The news outlet said the instances related to the police service complaint were unnamed at the sources’ request because of concern that their “careers would be at risk.” It stated that the reason is so common as to be not worth mentioning.
While standard practice is to state why source names are being withheld, that convention makes a widely- accepted exception for those who cover sensitive institutions like government and police and rely on unnamed sources. In this case the Council found the columnist, well-established as a journalist who covers court and justice, followed accepted practice in citing “sources within the department” and for this reason dismissed these portions of the complaint.
Council also found that absent a complaint about the accuracy of the relationship of the complainant to the student, there was no ground for a complaint about unnamed sources.
The complainant alleged inaccuracy in the report of an earlier incident involving himself, the detective and a case they were both involved in. He alleged the statement “The family and Engel demanded Clark be taken off the case; he wasn’t.” misled readers into believing no consequences resulted from the situation.
It is not the role of the NNC to comment on the handling of a police matter, but to comment on journalism standards in what is clearly an opinion article. Council is of the view that stating the detective was not taken off the case did not logically lead the reader to believe there were no other consequences, and for that reason dismissed this portion of the complaint.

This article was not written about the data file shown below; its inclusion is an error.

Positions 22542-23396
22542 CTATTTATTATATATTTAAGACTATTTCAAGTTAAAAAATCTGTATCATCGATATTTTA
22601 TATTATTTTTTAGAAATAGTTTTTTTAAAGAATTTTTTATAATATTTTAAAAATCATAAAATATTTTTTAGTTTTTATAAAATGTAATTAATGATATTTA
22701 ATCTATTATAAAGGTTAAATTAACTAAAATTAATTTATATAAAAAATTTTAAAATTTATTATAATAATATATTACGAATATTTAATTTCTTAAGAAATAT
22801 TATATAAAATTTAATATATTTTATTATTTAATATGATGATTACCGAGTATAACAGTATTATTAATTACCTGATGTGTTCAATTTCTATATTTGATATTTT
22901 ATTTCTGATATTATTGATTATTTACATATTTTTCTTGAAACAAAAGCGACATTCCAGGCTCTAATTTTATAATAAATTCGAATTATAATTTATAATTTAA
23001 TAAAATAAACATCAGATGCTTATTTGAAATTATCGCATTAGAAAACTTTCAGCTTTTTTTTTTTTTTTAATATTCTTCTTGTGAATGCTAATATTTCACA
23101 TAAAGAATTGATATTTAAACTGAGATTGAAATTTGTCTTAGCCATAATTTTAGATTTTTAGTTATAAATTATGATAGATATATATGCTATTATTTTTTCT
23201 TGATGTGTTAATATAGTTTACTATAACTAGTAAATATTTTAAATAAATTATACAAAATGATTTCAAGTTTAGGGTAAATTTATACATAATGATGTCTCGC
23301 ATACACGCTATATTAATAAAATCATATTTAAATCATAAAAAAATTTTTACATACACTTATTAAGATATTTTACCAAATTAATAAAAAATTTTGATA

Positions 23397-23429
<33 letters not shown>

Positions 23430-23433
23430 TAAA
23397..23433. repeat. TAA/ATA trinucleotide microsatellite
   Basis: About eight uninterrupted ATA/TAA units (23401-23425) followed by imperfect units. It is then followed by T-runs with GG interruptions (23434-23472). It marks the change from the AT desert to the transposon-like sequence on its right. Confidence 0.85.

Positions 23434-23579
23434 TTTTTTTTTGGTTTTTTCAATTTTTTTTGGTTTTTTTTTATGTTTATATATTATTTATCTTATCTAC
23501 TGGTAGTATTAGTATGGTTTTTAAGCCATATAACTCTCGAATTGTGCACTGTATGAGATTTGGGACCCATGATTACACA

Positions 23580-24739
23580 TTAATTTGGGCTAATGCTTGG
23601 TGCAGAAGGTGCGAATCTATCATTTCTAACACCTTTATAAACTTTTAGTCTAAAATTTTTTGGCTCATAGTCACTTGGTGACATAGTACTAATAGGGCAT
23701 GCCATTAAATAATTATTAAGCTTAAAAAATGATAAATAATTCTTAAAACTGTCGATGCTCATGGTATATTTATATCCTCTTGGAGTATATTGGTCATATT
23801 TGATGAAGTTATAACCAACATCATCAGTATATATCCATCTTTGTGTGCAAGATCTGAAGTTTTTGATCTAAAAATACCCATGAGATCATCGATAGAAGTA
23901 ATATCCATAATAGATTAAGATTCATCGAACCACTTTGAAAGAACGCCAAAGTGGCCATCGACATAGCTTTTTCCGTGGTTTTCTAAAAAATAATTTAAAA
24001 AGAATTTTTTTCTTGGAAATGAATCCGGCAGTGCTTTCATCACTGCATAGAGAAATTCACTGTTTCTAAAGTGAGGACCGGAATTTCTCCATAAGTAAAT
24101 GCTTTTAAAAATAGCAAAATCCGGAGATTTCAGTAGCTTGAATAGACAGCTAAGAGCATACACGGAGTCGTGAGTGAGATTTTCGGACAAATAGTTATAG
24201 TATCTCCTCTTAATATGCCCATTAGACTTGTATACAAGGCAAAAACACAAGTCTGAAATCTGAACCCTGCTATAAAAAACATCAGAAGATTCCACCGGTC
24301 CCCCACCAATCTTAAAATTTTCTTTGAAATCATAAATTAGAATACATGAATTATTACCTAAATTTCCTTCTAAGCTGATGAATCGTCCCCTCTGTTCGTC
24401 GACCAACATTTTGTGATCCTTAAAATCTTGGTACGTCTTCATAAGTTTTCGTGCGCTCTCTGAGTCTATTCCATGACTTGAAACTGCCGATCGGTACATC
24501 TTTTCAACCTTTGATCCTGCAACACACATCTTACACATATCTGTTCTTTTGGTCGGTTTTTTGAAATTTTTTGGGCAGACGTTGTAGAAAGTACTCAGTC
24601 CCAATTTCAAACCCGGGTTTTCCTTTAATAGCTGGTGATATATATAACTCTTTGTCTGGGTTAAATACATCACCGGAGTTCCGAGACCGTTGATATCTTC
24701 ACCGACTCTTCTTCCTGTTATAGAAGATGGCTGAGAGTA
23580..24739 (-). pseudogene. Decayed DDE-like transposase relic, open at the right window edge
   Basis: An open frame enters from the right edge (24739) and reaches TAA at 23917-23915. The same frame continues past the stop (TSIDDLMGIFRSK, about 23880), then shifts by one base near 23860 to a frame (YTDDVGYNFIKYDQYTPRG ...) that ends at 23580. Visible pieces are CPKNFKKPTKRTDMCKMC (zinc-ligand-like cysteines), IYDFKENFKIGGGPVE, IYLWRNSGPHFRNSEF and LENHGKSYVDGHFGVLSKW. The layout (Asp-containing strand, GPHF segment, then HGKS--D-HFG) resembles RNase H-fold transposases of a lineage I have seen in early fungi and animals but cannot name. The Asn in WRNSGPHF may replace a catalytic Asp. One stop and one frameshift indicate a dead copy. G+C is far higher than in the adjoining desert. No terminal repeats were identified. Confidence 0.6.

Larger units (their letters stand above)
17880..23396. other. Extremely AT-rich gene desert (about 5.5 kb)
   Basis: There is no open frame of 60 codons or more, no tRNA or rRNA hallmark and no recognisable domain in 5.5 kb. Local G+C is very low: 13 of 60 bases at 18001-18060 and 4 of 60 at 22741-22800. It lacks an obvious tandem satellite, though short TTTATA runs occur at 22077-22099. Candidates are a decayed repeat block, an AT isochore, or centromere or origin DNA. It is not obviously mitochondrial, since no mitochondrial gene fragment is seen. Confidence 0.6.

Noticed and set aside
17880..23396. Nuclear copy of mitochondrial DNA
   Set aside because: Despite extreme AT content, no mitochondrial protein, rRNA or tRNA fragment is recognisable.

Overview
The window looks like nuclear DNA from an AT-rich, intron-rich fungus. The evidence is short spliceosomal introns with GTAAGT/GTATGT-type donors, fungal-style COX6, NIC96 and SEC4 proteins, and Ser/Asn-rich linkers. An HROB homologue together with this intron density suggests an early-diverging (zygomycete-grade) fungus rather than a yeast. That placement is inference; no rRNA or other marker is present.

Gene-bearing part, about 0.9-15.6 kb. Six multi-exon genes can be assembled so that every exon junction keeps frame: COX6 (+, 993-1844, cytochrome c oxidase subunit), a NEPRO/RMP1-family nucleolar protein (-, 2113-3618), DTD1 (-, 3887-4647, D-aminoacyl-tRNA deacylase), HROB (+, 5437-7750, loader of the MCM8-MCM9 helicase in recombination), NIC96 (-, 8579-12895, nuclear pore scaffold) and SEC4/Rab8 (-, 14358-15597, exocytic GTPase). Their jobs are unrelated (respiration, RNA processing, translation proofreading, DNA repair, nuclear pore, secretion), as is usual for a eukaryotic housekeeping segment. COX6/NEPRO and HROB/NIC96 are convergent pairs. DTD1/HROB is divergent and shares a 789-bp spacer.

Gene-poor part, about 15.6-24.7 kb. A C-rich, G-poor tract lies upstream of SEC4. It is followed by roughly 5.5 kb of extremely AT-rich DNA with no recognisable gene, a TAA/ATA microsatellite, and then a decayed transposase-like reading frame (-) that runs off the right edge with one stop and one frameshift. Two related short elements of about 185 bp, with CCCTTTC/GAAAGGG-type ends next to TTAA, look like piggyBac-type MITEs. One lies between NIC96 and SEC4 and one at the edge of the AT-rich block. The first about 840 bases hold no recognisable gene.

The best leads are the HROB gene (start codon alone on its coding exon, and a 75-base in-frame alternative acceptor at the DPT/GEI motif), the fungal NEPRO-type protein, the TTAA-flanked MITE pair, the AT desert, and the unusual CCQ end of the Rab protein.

Finally, the complainant objected to the writer revealing his status as the father-in-law of the student who complained, and revealing the sexual orientation of the student and his daughter. He alleged the writer “ought to have known” the statement would attract “homophobic vitriol” in the comment section.
The news media organization defended mention of the relationship as accurate and relevant, given that the complainant represented the student in the complaint to the police service and that his relationship to her raises the possibility of bias. It also said that the history of conflict between the complainant and the homicide detective was relevant to readers.
The NewsMedia Council accepted the view of the news organization that the relationship of the complainant to the student and of the complainant to the homicide detective were relevant to the story and the reader’s understanding of any history and potential bias. The NewsMedia Council rejected the position that reference to sexual orientation would automatically attract homophobic vitriol. That said, Council noted the news organization took down offending comments and closed commenting on the article.
For the above reasons, the National NewsMedia Council dismissed a complaint against two opinion articles published in the National Post on November 15 2018 and November 16 2018, and found that corrective action had been taken regarding a complaint about comments related to the articles.